Miyamoto v. hum, 104 Hawai'i 1, 6-7, 84 P.3d 509, 514-515 (2004) (internal citations omitted). Aluminum Shake Roofing, Inc. v. Hirayasu, 110 Hawai'i 248, 251, 131 P.3d 1230, 1233 (2006).
Hawaii Revised Statutes (HRS) § 671-3 (Supp. 2007) ("Informed consent") states, in pertinent part:
(b) The following information shall be supplied to the patient or the patient's guardian or legal surrogate prior to obtaining consent to a proposed medical or surgical treatment or a diagnostic or therapeutic procedure:
(4) The recognized alternative treatments or procedures, including the option of not providing these treatments or procedures[.]
It is undisputed that Dr. Fan did not disclose any alternatives to McVey or Lunsford before obtaining McVey's consent to the March 21, 2007 surgical implantation of the AV graft on McVey's right leg. Plaintiffs therefore assert they are entitled to judgment as a matter of law on the issue of whether Dr. Fan breached his duty to obtain informed consent under HRS § 671-3 (b) (4) .
Our courts have adopted the patient-oriented standard for determining whether particular information must be disclosed to a patient. Ray v. Kapiolani Med. Specialists, 125 Hawai'i 253, 267, 259 P.3d 569, 583 (2011). Under the patient-oriented standard, the scope of a physician's duty of disclosure is measured by what a reasonable patient would need to know in order to make an informed and intelligent decision regarding proposed medical treatment. Id. at 267, 259 P.3d at 583. What constitutes material information about a patient's treatment is a question of fact dependant on the particular circumstances of each informed consent case. Ditto v. McCurdy, 86 Hawai'i 93, 111 n.17, 947 P.2d 961, 979 n.17 (App. 1997), rev'd and vacated on other grounds, 86 Hawai'i 84, 947 P.2d 952 (1997); see also Barcai v. Betwee, 98 Hawai'i 470, 486, 50 P.3d 946, 962 (2002) (question of whether physician owed duty to disclose risk of developing side effects from medication was for the jury).
Here, substantial evidence supported the jury's verdict that Dr. Fan did not breach his duty to obtain informed consent. Although Plaintiffs offered testimony regarding several alternatives to the AV graft procedure, Defendants presented evidence that those alternatives were unreasonable or infeasible, given McVey's condition. "Verdicts based on conflicting evidence will not be set aside where there is substantial evidence to support the jury's findings." Ray, 125 Hawai'i at 262, 259 P.3d at 578 (brackets omitted).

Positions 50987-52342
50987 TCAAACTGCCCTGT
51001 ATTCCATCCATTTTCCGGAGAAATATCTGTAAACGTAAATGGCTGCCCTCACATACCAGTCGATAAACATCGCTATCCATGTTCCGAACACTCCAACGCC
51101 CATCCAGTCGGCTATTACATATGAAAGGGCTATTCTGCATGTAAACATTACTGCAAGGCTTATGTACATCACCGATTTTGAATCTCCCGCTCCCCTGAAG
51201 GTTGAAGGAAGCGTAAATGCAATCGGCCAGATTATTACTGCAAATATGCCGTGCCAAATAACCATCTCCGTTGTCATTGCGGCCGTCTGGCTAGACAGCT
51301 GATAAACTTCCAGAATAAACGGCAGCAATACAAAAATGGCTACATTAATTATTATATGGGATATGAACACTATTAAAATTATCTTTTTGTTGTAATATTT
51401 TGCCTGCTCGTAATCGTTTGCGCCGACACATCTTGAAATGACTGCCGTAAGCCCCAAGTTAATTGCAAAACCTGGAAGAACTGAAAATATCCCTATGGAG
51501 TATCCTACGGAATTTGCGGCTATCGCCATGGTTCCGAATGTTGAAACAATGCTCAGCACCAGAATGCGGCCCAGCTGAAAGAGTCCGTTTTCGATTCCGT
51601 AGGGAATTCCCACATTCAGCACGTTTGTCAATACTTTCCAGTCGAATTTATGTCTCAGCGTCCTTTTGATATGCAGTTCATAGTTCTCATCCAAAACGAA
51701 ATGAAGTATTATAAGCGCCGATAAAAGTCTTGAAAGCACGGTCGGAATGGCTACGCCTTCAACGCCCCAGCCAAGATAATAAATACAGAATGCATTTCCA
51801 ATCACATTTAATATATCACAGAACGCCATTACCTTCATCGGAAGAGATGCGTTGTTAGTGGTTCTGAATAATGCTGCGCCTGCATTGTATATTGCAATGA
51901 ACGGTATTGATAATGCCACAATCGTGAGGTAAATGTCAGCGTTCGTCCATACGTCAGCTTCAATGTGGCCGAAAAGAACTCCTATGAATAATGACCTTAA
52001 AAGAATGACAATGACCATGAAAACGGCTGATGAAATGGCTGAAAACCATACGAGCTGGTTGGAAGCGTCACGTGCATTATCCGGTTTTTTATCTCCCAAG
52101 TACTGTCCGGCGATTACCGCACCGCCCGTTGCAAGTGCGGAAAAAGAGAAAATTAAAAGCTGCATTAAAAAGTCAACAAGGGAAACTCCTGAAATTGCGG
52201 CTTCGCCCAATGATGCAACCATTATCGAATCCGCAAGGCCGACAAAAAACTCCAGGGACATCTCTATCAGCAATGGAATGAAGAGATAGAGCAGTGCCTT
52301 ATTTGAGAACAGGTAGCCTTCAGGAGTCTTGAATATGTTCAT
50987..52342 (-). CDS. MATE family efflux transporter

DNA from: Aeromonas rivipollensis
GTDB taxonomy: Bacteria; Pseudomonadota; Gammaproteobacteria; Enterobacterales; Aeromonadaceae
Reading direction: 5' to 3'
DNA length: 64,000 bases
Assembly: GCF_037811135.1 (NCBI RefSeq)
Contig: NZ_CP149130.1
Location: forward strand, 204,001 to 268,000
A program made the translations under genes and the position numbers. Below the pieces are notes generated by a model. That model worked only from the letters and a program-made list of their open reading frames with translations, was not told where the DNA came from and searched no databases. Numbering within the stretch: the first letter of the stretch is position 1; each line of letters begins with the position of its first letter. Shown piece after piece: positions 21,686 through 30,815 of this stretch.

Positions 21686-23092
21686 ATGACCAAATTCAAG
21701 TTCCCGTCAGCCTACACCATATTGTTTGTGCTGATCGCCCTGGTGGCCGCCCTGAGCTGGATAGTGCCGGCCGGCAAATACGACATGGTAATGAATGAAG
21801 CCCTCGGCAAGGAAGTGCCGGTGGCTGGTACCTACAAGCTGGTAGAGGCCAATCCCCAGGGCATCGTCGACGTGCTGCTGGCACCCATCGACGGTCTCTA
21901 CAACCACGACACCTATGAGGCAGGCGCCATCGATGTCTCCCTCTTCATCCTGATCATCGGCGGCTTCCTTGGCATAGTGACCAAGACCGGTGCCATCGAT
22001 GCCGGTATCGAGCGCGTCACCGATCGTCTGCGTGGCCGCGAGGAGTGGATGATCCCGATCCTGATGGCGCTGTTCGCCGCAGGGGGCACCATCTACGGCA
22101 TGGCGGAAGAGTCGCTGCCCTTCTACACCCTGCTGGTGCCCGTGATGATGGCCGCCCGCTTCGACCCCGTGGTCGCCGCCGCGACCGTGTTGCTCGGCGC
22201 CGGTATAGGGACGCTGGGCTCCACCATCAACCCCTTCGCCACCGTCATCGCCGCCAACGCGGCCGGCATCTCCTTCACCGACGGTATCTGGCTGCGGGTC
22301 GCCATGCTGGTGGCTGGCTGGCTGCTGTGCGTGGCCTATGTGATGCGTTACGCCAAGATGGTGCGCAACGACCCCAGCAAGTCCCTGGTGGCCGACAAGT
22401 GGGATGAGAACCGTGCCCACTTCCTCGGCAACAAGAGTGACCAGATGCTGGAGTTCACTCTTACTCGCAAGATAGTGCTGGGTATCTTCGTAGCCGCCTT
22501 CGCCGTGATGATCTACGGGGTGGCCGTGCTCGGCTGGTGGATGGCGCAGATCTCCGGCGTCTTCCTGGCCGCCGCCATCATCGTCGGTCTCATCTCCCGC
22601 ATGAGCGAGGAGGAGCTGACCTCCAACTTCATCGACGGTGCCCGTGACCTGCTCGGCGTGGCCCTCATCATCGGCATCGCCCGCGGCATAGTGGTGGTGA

At trial, Plaintiffs offered evidence of the following alternatives to the March 21, 2007 surgery: (1) waiting and watching to see how McVey's left leg access site performed, while continuing to use that access site; (2) using a temporary catheter if his left leg access site failed; (3) creating a necklace graft; (4) using preoperative mapping to determine if other sites were available; (5) creating an access site on McVey's arm; and (6) doing exploratory surgery on McVey's right arm to determine its accessibility.
Defendants countered with expert testimony from a vascular surgeon who testified that, given McVey's complicated history and condition, each of the above alternatives was unreasonable. First, the expert disagreed that waiting was a reasonable option. Both parties' witnesses agreed that failure of an access site is unpredictable, and a newly placed access site takes three to six weeks to heal before it can be used for dialysis. Defendants' expert stated that because Dr. Fan believed McVey's existing access site could fail soon, Dr. Fan acted appropriately by creating a new access site that would be ready when the left leg site failed, as it did on May 22, 2007. Second, the expert testified that creating an access site was always preferable to using temporary catheters because catheters damage the veins and can be subject to infection. Dr. Fan also testified that McVey had asked to avoid catheter usage because he found catheters uncomfortable. Third, Defendants' expert stated placing leg grafts was always preferred over placing necklace grafts. Fourth, the expert testified that preoperative mapping procedures would be of limited benefit to McVey and that certain procedures would have been life-threatening because of McVey's allergies. Finally, the expert stated creating an access site on McVey's arm was not reasonable because McVey had obstructed veins in his arms, which Dr. Fan was aware of. Defendants' expert concluded that under McVey's circumstances, there were no other reasonable alternatives available to Dr. Fan other than performing the March 21, 2007 procedure.
The jury "weighs the contradictory evidence and inferences, judges the credibility of witnesses, receives expert instructions, and draws the ultimate conclusion as to the facts[, ]" Stallworth v. Boren, 99 Hawai'i 287, 307, 54 P.3d 923, 943 (App. 2002) (internal quotation marks omitted), and we conclude there was substantial evidence to support the jury's verdict that Dr. Fan did not breach his duty to obtain informed consent from McVey. Therefore, the circuit court properly denied Plaintiffs' Motion For JMOL And New Trial, and Plaintiffs' remaining points of error are moot.
We affirm the February 1, 2 012 Judgment and the April 12, 2012 "Order Denying Plaintiffs' Motion For Judgment As A Matter Of Law Notwithstanding The Verdict And For New Trial On Damages (Filed February 13, 2012)" entered in the Circuit Court of the First Circuit.